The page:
REVELATIONS elsewhere in this issue that tobacco farmers have been struggling to access their monies after making deliveries demonstrate that exploitation is continuing in this sector.
Something is not right, especially among contracting firms because they are acting like fraudsters. Why have they not funded their accounts when they know that the marketing season has started?
Government must get to the bottom of this and in the end determine if the tobacco contracting model has benefited both sides. If contractors continue to behave like ponzi scheme bosses farmers must just stop delivering the crop.
The Tobacco Industry and Marketing Board and the Reserve Bank of Zimbabwe should then investigate farmers’ complaints and tell them exactly what is happening and what steps are being taken to address their payments problems.
Sadly, this is really not new but a continuation of past attempts to steal from farmers.
There seems to be an elaborate scheme by contractors to collect tobacco first, get it processed and sell it then pay farmers. This is a very long process that must be discouraged at all costs.
It creates a generation of poor farmers.
Farmers are an afterthought in this game yet they toil for over a year preparing the crop expecting to earn a living out of their sweat in the end.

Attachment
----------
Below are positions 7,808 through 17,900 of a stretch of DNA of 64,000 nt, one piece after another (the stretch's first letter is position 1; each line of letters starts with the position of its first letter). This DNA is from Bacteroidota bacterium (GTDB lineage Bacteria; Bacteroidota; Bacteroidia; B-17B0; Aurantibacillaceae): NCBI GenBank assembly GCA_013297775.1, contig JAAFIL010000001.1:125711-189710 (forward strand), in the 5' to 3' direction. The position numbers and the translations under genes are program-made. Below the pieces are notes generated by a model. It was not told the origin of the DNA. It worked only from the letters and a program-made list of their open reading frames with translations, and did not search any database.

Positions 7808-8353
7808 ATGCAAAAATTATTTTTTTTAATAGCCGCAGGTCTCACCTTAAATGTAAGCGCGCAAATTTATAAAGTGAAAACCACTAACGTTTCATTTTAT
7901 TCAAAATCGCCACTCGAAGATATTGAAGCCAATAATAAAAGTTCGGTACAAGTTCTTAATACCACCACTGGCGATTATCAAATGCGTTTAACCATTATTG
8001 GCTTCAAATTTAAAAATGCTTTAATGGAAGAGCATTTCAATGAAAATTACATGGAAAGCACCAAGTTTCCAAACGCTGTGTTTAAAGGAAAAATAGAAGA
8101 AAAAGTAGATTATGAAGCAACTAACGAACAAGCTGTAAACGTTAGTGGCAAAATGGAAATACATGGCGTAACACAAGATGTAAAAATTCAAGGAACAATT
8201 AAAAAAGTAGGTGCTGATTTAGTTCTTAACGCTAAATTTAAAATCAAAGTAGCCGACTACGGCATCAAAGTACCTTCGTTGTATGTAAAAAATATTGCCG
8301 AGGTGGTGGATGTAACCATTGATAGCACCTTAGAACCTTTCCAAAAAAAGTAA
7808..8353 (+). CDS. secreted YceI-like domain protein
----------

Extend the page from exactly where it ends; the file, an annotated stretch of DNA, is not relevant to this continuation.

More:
One thing to note is that while the manipulation goes on not much has been done to end the oppression.
Who are these contractors, really? Aren’t they the friends of the elite who have been invited to exploit a desperate funding crisis after which they share the spoils?
If the Zimbabwe Anti-Corruption Commission is what it claims to be, it must immediately get down to work to understand who is doing what in this industry.
If these contractors had no links to bigwigs, action would have already been taken. Statutory Instruments would have been issued to protect farmers.
The mess must be cleaned immediately before farmers start side-marketing because they have families to feed and expenses to settle.
The temptation has always been to blame them without taking time to understand why they end up selling elsewhere contracted tobacco.
The explanation that there have been system failures in banks is not convincing. Banks have been parading top end technologies to demonstrate their capacity to handle transactions.
Perhaps someone could explain how an entire system would collapse and only be felt by tobacco farmers, while the rest of the economy transacts.
The solution to this lies in coming up with a law that spells out the rules of engagement and what action must be taken if one party fails to play ball. Otherwise the exploitation will continue.